Children's feet: Solemates for life

Maintaining and caring for a child’s foot will benefit their health, mobility and well-being throughout their entire lives. Here is concise practical advice for the maintenance of your child’s feet.

What’s important when buying children’s and teenager’s shoes? 

• Length: Shoes should be 12-16 mm longer than the longest toe, 8mm for sandals.

• Width: Slightly wider than the foot

• Heel height: 0- 6mm for toddlers through to primary school.

• Heel type: Broad base for stability and made from shock absorbing material.

• Uppers: Natural material uppers and linings e.g.leather.

• Toe shape: The toe area of the shoe should be foot shaped.

• Toe depth: Deep enough for the child to wiggle his toes.

• Fastening:  Laces, straps or Velcro fastenings across the top of the foot, and a closed heel or heel strap across the back of the foot.

• Sole: Must be very easily flexible.

• Lightweight: Infants 30g, Toddler 110g, Child and Adolescent under 220g per shoe.

What style of shoe is best? 

Either a style that grips across the top (instep) of the foot and across the back of the heel OR low across the toes but combined with an ankle strap and fastening across the back of the heel.

Avoid backless styles as they force the foot and toes to curl to keep the shoe from falling off. With time, this unnatural muscle action can cause hammer toes or foot imbalances.

How often do I need to change my child’s shoes?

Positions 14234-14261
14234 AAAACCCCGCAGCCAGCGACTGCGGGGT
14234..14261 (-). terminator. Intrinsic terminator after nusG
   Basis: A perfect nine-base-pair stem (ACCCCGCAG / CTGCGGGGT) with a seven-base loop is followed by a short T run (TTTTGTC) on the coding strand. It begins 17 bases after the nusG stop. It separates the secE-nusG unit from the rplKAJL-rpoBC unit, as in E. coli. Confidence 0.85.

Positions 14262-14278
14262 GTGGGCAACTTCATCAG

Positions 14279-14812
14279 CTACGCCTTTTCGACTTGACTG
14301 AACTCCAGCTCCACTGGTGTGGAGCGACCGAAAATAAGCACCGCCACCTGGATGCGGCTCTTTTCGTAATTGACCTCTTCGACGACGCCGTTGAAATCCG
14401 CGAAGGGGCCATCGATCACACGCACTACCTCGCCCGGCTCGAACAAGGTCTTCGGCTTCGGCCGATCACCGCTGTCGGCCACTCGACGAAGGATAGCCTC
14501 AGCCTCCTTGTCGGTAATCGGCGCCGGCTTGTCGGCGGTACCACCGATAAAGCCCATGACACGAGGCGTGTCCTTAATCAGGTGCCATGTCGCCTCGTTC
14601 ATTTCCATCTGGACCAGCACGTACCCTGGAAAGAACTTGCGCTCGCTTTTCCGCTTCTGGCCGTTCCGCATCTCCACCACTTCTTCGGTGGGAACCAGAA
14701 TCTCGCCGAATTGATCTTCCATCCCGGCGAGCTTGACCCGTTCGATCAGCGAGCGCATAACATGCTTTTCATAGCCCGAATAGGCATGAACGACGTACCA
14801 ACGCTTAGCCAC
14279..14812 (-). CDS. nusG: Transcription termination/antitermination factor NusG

On average, children’s feet grow at two sizes per year in the first four years of life.  After age four, growth is one and a half sizes per year thereafter until growth finally stops in adulthood. This means checking foot size at least every 6 months.

How often should I inspect my children’s feet and toenails?

At least once a week, inspect children’s feet for inflamed nails; red, white or brown pressure marks on the top of the small joints of the toes, below the ankle bones and at the back of the heel.  If they complain of itchy or painful sites or you see any rashes or hard, raised areas on the skin, seek professional advice immediately.

Toenails must be inspected regularly and trimmed as required. It is not true that you must always cut toenails ”straight across”, rather follow the shape of the toe. Leave at least 1mm of the white of the growing nail showing.

My child’s feet are terribly smelly. What can I do?

Children have naturally sweaty feet, alternate shoes to allow the shoes a full 24 hours to dry out, and avoid nylon socks that encourage perspiration. Natural fibres or specially marked athletic moisture wicking socks are better.

What can parents and teachers do about promoting good foot health?

Set an example with your own choice of footwear.  Review school guidelines on shoes.  Discuss foot health and foot issues with the children. Regard foot health with the same gravity as other health issues. Watch the way children walk and if you notice an imbalance, coordinate a foot screening day with your local podiatrist.

©Anette Thompson & Associates Inc.

Incorporated Podiatric Medicine, Suite 111, Musgrave Park, 18 Musgrave Road, Berea, 

Durban, South Africa. 

Tel +27 31 201 9907    Fax +27 31 201 5750

Satellite practice in Durban North

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